Ministers say they will press ahead with plans to introduce ID cards, despite three defeats in the House of Lords on Monday evening.
Peers defeated the government three times on Monday
Peers voted to block the scheme until its full costs were known.
They also voted for more security provisions, and for more controls on who can access the data.
Ministers say costs cannot be revealed at this stage as it would be hard to get a good deal, and that security concerns are covered by existing laws.
The government is likely to try to overturn the defeats when the bill returns to the Commons.
But before that, the peers will continue looking at the proposals in detail next Monday.
If there are further defeats, ministers will come under increasing pressure to make concessions, says the BBC's Sean Curran.
Tory and Lib Dem peers complained that the government's refusal to say how much the scheme would cost to start up was "unconstitutional".
After the first Lords vote, Home Office Minister Andy Burnham said he would study the debate carefully but found it hard to believe the opposition amendment was sensible.
"People want us to keep the costs of the ID cards down but this amendment would limit the government's ability to do that," he said.
He said it would require ministers to disclose estimated costs which they did not want potential suppliers to know.
The defeats come after a new report from the London School of Economics said the Home Office was relying on guesswork and had underestimated the costs.
Conservative peers were so determined to get at the real cost of the scheme that they proposed holding a rare secret session of the Lords to discuss the issue.
Shadow home affairs minister Lady Anelay said the government had rejected that offer.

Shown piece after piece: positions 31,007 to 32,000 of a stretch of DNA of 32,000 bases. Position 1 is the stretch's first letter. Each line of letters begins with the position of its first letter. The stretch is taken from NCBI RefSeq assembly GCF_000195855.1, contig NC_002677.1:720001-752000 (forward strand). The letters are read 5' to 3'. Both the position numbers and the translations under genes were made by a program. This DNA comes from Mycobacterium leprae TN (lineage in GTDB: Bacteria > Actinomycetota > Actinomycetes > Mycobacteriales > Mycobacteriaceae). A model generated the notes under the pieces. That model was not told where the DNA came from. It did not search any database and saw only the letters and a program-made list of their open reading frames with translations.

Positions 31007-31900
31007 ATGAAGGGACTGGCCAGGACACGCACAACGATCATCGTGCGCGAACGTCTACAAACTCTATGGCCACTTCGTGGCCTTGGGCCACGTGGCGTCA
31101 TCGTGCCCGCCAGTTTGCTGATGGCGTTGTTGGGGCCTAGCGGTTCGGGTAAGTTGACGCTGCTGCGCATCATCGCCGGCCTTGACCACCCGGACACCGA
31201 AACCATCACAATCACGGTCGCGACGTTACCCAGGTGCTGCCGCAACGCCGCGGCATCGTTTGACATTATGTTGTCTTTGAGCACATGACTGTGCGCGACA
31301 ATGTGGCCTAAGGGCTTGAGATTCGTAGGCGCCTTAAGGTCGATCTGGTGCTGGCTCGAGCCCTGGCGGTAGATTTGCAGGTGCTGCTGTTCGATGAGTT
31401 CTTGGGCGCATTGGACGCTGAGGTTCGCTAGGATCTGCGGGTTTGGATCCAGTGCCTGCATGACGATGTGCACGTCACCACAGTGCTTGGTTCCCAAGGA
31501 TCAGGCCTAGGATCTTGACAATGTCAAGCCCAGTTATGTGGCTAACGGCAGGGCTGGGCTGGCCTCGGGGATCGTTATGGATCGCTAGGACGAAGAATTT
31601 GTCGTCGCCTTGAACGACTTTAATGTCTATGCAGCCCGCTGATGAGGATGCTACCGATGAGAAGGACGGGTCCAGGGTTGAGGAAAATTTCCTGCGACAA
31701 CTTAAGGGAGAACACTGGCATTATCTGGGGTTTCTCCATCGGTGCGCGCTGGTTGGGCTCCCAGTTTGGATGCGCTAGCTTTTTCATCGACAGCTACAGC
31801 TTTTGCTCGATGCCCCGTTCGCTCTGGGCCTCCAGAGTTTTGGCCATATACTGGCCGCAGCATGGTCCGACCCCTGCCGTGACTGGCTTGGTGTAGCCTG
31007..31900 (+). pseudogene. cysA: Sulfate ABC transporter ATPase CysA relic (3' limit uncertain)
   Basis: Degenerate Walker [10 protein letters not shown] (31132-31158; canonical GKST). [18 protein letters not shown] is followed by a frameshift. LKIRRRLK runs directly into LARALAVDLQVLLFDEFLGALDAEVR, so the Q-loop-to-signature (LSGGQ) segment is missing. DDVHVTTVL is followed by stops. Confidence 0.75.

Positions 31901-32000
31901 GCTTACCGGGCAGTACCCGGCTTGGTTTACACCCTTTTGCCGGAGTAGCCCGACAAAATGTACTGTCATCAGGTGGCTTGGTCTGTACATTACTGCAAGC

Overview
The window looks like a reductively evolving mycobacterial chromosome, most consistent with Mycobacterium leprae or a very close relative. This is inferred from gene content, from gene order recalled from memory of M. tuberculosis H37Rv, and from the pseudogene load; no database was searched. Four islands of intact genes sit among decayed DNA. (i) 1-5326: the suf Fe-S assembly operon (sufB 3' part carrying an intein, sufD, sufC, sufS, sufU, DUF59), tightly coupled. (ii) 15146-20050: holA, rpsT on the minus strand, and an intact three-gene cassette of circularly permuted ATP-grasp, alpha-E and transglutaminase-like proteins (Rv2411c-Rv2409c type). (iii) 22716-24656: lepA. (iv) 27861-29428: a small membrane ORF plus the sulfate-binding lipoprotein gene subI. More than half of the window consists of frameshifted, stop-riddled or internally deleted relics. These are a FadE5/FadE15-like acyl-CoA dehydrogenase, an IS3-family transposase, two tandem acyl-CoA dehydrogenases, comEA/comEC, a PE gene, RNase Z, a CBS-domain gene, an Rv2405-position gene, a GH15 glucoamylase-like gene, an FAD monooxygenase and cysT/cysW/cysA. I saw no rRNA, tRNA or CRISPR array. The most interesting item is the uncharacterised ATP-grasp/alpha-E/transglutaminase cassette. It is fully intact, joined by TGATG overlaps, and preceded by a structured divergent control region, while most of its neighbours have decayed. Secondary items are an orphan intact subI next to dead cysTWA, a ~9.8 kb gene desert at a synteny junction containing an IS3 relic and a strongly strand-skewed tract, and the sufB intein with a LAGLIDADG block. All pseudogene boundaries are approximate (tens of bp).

As the Lords began the report stage of the Identity Bill, Conservative Baroness Noakes said the government had given "absolutely no information" about the scheme's start-up costs.
It was unprecedented that legislation with such major consequences should go forward without Parliament being able to scrutinise the financial impact, she said.
Liberal Democrat spokesman Lord Phillips of Sudbury said it would be "constitutionally wrong" not to insist on a full estimate of the costs across government.
"At the moment we are being offered a pig-in-a-poke; the cart before the horse," he said.
The Home Office estimates the scheme will cost about £584m to run each year, with each combined biometric passport and identity card costing £93.
But it has not given full cost estimates for setting up the scheme and says its overall costs will depend on how government departments choose to use the card scheme.
In a new report, the LSE sticks by its claims that the scheme would cost between £10bn and £19bn over 10 years if the government followed its original plans.
Simon Davies, one of the academics involved in the scheme, said it was impossible to update the costs because the government was "changing the goal posts", including making it less secure.
Mr Davies, who is also director of the Privacy International group which opposes ID cards, complained there was a "culture of secrecy".
Ian Angell, head of the LSE Department of Information Systems, said: "Contradictions, guesswork and wishful thinking on the part of the Home Office make a mockery of any pretence that this scheme is based on serious reasoning."
But the Home Office says the LSE is using "fantasy figures".
Conservative leader David Cameron vowed on Sunday to oppose the ID card plans, calling them "un-British".
"I don't like the idea that you have to have this bit of paper just for existing," he told BBC's Sunday AM.